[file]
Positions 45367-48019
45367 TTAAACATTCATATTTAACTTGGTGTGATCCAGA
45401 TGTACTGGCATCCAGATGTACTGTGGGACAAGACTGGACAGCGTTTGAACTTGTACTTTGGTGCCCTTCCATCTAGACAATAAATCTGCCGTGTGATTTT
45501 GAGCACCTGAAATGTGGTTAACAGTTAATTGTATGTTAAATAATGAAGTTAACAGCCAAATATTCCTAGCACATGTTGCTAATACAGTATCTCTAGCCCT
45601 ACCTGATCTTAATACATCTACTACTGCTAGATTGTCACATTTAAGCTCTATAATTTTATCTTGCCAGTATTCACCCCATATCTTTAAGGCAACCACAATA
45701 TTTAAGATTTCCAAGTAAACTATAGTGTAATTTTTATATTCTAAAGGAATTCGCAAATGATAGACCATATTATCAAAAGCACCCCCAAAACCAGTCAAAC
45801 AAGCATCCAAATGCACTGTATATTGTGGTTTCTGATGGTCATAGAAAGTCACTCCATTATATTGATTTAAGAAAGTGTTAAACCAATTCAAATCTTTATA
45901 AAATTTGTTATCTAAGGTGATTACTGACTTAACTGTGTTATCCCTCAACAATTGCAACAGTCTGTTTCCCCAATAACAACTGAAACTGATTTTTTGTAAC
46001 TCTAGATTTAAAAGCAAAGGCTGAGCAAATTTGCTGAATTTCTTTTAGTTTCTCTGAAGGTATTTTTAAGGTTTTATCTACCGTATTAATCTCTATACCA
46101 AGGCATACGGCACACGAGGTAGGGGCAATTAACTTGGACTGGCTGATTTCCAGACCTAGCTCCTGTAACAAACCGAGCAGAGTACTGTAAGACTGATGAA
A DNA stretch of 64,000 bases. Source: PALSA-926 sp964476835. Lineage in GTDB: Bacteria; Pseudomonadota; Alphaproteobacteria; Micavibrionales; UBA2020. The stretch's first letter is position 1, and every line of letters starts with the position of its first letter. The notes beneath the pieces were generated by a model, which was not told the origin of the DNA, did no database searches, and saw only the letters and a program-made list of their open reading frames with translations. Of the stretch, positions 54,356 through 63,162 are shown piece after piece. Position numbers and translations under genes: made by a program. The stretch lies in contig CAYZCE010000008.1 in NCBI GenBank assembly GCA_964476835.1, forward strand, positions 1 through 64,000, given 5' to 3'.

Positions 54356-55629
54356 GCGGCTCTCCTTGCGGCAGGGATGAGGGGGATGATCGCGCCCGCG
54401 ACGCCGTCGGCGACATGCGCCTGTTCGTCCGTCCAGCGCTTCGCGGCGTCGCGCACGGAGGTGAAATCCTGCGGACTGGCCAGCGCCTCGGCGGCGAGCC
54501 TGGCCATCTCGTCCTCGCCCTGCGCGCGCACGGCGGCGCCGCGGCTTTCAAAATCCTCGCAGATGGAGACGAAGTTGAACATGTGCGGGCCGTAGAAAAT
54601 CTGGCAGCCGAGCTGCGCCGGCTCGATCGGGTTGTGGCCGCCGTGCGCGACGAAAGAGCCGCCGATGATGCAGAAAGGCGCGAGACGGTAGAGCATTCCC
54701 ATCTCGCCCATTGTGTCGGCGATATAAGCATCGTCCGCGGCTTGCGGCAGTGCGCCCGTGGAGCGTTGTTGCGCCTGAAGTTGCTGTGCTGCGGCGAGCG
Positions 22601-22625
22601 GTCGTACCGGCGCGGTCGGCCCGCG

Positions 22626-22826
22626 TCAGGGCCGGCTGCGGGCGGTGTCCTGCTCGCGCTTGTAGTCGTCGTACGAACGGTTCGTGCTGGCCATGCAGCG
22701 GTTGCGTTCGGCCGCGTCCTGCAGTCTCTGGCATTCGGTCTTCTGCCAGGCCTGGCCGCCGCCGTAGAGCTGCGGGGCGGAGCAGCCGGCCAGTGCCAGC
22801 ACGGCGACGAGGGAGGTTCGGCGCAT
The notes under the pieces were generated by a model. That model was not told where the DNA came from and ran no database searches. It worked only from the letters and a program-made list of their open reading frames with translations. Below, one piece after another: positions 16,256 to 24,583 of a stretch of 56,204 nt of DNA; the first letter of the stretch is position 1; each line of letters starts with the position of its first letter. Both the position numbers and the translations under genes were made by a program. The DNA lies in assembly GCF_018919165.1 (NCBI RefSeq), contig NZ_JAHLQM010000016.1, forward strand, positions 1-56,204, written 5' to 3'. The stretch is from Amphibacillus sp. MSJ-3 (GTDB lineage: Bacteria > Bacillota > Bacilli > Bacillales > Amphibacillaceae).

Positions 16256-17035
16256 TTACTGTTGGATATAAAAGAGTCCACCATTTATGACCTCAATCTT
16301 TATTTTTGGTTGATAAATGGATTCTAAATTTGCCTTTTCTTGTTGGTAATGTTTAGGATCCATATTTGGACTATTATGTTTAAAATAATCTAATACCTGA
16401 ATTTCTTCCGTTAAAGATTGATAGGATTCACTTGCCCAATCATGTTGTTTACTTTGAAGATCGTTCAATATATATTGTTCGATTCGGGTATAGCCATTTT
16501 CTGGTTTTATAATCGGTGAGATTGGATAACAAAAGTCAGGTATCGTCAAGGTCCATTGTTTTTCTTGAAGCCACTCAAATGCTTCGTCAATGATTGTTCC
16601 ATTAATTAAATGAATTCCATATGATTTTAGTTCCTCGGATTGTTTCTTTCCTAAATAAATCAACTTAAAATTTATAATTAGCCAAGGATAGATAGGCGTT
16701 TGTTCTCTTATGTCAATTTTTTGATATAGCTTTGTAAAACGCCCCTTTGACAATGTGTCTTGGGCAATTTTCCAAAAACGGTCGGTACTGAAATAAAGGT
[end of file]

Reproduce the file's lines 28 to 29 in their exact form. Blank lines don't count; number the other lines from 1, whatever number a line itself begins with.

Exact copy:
16401 ATTTCTTCCGTTAAAGATTGATAGGATTCACTTGCCCAATCATGTTGTTTACTTTGAAGATCGTTCAATATATATTGTTCGATTCGGGTATAGCCATTTT
16501 CTGGTTTTATAATCGGTGAGATTGGATAACAAAAGTCAGGTATCGTCAAGGTCCATTGTTTTTCTTGAAGCCACTCAAATGCTTCGTCAATGATTGTTCC